That will wrap season one.  It’s our intent to kick off each season with a new trilogy.  I have mapped out the characters and general story for this already.  Like the first trilogy, this will be an ensemble cast, all new characters.  It will advance the war for another six months or so.

Glorious Pulp!

The Man of Bronze

When I was in high school, a friend of mine, Scott English, introduced me to the series of books on Doc Savage.  Savage was a 1930’s hero, a magnificent human specimen and genius, who, along with is five colleagues, solved mysteries and administered justice. This were not Scooby Doo mysteries, they were often threats to world power.  The books were always suspenseful, and had enough real world elements to them to hint at authenticity. His “Fabulous Five” comrades included a lawyer, a chemist, an electrical engineer, a construction engineer, and an archeologist. Doc was brilliant on his own, but it was the combined efforts of the group that made for interesting reading. This was the hero team concept before comic books picked up on it.  

Of course this led me to start reading The Avenger and The Shadow…so called pulp heroes from the same era.  The Avenger could mold his face like clay, giving him the ability to assume disguises.  His marksmanship was incredible and terrifying.  The Shadow had a hypnotic effect that could blur men’s minds so that he was all but invisible. The Shadow’s tag line from his radio show was one of the best: “Who knows what evil lurks in the hearts of men? The Shadow knows!”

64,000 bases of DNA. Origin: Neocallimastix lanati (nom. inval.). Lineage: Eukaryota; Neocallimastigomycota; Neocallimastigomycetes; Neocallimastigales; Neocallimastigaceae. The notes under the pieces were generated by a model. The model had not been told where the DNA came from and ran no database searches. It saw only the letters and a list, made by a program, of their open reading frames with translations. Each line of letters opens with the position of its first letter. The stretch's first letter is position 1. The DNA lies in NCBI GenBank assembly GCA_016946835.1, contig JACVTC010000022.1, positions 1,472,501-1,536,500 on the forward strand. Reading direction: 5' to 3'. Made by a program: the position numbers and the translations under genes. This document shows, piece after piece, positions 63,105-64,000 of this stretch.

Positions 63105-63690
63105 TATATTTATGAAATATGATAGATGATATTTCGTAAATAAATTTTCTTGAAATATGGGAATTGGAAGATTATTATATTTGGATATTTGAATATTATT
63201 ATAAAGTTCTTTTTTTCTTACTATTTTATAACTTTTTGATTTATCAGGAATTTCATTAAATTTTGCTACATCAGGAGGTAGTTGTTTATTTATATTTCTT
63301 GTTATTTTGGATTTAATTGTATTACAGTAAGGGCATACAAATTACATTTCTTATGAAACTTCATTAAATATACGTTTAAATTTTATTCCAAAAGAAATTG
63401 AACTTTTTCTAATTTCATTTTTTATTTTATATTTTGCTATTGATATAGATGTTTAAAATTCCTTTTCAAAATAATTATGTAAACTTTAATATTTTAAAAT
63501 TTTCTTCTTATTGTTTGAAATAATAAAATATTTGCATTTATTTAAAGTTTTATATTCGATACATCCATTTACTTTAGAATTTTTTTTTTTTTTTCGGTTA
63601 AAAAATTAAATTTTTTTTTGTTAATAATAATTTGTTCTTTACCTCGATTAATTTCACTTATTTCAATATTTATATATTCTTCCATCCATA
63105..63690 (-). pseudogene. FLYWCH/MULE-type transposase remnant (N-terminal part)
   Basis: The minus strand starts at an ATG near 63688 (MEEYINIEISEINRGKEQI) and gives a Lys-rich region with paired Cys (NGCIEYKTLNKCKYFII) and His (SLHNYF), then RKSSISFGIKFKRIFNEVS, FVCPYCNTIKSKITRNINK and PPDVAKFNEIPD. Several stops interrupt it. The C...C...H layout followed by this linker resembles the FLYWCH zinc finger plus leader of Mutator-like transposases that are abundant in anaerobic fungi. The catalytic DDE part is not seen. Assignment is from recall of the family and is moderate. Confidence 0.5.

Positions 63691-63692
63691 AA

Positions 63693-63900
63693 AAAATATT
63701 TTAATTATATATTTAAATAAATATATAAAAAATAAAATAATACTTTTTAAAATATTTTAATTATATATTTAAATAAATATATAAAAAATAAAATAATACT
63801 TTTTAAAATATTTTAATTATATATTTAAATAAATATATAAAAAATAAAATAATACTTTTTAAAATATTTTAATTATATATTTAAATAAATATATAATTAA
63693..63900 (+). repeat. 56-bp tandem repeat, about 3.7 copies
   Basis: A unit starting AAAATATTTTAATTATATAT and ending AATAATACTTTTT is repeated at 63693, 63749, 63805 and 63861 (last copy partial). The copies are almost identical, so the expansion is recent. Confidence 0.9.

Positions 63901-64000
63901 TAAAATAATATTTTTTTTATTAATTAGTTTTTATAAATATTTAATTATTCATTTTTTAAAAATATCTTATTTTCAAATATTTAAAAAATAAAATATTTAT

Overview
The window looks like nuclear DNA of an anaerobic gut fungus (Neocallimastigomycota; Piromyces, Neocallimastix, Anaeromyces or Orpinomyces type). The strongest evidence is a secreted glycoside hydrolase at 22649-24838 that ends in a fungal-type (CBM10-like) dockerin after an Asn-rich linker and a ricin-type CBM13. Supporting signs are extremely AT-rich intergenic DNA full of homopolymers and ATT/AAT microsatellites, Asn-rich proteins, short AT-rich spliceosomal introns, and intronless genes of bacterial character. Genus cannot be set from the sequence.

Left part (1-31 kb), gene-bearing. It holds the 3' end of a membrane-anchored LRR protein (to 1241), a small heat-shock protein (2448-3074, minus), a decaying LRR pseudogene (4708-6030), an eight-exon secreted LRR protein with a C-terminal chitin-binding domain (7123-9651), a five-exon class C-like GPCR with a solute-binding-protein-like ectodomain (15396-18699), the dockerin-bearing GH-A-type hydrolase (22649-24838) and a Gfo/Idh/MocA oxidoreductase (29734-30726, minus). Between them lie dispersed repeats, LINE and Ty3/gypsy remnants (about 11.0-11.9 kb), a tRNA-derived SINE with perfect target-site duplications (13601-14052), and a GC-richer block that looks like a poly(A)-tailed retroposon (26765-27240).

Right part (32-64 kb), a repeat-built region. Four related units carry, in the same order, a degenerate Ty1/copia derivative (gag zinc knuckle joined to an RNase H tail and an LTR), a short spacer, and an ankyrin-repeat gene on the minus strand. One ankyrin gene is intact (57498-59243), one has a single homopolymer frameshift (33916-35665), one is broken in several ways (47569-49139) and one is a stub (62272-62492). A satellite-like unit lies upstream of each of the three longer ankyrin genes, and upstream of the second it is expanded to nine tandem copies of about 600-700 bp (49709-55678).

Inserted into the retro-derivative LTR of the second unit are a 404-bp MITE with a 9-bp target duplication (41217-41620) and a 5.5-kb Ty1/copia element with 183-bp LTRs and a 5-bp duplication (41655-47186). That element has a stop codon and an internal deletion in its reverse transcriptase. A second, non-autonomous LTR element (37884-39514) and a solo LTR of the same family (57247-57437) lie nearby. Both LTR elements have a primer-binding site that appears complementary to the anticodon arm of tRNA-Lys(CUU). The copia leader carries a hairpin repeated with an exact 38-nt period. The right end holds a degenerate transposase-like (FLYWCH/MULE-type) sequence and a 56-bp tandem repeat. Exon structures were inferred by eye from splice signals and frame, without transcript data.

Many shows made the transition to radio and were incredibly popular. Others were serials on the silver screen too, like Buck Rogers, though they did not hold up to the test of time well.

In my youth, pulp was addictive. Why? Because there was a sense of characters that were right and wrong. Many times it wasn’t brute force that resolved the situation, but instead it was cunning, science, or good old fashioned detective work. The villains often were not Lex Luthor level characters, but devious businessmen or politicians.  It also helped that the stories, even novelized, were short. 

Many tend to write off pulp fiction as fluff—low brow fiction. There are instances where it can come across as formulaic. Many of the stories were written in serialized form in cheap magazines which helped fuel that belief.  While many claim that the noir-ish stories are dated, I recently reread some of the Doc Savage in my library and discovered they stand the test of time. 

The Great Depression was the death knell to many of the pulp magazines there was a resurgence in the 1970’s and 80’s when many of these stories were rebooted and brought back as paperbacks and comics. There was a Doc Savage movie but it never quite hit the mark for what was needed to pay homage to the original stories. Alec Baldwin starred in the movie version of The Shadow, but that too was not a stunning success.  In this age of constant remakes, I’m shocked that Hollywood has not tapped pulp characters and stories. Then again, given how Hollywood corrupts good content, this might be a blessing in disguise.